67) J.J. Bleday, Miami Marlins, (Age: 22, Previous Rank: NR)

What a year 2019 was for J.J. Bleday.  Bleday’s power exploded onto the scene in his junior season at Vanderbilt, and he led the NCAA in home runs with 26 (22 more than he hit during his successful sophomore season).  Vanderbilt went on to win the NCAA championship, in part thanks to Bleday’s big bat.  Bleday went on to become the #4 overall pick in the draft by the Miami Marlins, and ultimately made his professional debut in 2019 as a cherry on top. The Marlins handed Bleday one of the most aggressive assignments for a top draft pick, sending him to High-A to take his first professional swings.  While the numbers didn’t show up immediately, Bleday did finish with a few home runs.  2020 will go a long way towards telling us how well his college heroics will translate to professional baseball.  If they do, we are talking about a middle order bat that will be a franchise cornerstone for the Marlins.  (Ross Jensen)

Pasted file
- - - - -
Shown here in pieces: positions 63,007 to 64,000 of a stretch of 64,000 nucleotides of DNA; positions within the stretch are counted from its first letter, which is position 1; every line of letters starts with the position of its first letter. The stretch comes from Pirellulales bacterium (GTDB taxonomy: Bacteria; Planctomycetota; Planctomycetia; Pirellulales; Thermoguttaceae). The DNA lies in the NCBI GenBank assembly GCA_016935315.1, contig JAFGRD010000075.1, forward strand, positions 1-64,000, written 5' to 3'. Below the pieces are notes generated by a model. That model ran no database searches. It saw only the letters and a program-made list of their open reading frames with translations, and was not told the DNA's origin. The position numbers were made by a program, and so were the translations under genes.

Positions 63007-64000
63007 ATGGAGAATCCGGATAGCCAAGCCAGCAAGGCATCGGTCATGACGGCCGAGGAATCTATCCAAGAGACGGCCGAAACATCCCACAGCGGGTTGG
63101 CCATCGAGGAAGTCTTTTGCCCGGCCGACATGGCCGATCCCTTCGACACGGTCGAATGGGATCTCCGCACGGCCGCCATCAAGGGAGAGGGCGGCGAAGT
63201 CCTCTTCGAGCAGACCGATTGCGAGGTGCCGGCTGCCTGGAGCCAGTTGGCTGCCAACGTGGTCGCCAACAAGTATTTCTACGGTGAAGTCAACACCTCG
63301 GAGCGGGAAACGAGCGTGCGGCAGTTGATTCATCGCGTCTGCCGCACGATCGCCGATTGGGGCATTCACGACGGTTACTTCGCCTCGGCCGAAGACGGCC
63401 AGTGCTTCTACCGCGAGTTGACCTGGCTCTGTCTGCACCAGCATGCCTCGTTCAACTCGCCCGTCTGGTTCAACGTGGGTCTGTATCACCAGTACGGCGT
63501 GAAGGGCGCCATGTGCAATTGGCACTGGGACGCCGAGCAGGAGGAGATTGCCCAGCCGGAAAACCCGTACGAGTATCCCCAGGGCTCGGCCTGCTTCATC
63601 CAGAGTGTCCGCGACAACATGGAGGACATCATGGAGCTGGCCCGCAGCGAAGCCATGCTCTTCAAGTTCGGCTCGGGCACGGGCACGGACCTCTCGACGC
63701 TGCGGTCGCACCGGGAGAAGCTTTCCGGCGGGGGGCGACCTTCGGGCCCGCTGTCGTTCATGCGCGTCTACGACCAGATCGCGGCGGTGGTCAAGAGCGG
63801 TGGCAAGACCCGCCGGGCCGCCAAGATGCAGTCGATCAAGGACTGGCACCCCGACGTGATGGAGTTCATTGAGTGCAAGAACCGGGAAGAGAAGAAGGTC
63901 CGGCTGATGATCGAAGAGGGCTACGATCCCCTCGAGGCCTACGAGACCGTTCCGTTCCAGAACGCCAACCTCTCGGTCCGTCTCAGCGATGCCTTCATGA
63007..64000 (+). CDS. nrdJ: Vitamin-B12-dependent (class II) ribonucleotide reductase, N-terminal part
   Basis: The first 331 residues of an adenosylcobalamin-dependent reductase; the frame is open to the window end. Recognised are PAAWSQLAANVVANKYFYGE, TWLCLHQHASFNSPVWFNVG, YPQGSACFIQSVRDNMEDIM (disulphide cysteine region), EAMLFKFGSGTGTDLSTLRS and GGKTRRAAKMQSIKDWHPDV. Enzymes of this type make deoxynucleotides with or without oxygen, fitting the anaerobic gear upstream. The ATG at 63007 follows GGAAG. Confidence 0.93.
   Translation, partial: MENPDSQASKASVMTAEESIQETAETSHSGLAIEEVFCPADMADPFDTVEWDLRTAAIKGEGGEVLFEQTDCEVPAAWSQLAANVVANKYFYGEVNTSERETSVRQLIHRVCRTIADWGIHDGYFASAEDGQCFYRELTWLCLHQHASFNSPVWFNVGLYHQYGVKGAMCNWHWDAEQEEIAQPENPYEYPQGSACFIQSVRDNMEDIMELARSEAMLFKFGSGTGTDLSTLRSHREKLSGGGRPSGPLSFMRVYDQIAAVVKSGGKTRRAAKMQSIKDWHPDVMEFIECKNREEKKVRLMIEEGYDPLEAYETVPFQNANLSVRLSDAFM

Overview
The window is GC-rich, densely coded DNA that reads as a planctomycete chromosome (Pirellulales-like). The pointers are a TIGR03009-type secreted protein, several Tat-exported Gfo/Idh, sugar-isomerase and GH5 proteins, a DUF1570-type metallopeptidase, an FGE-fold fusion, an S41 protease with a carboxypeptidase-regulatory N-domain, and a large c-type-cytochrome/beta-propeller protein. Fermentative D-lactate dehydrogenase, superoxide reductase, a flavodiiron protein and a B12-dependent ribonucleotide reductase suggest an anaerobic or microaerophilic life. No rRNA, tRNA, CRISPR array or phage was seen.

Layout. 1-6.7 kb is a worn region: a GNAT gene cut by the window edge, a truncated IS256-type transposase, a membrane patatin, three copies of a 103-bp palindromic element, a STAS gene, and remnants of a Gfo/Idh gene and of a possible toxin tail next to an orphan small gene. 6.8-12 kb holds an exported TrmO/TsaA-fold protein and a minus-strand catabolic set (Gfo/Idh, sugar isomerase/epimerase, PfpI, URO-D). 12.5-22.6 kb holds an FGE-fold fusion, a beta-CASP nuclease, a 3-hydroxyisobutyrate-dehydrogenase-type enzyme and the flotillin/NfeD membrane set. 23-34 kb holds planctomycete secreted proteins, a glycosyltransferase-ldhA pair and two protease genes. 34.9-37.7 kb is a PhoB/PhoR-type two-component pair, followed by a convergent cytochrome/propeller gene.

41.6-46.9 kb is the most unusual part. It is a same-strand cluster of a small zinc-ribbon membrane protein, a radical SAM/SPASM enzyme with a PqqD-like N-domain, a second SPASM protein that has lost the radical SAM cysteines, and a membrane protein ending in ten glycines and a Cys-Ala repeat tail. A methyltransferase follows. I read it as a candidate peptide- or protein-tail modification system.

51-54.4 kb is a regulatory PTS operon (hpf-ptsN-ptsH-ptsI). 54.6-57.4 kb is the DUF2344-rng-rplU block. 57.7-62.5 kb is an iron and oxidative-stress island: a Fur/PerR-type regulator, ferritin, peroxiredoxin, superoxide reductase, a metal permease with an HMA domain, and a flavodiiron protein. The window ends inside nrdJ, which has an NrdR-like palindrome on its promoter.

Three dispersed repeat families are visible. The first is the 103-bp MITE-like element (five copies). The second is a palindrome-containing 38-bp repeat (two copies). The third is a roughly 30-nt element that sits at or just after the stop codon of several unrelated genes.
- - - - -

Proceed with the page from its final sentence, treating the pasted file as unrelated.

68) Aristides Aquino, Cincinnati Reds, (Age: 25, Previous Rank: NR)

So many breakout players in this range of outfielders!  Aquino was a largely unheralded prospect coming into 2019.  Despite flashing solid power, it also came with a weak batting average and piles of strikeouts.  In 2019, Aquino opened his batting stance and added a high leg kick, which apparently unlocked hidden potential and completely transformed his entire career outlook.  Aquino set a career high in minor league home runs in less than 300 at bats (with 28) and then helped savvy fantasy teams during their playoffs run by adding 19 more dingers in the Major Leagues.  Aquino’s strikeout rate remains high and he will have to battle for playing time in the suddenly crowded Cincinnati Reds outfield, so there are reasons to remain slightly skeptical. However, the power is real, and it has already been proven against the highest level of competition.  (Ross Jensen)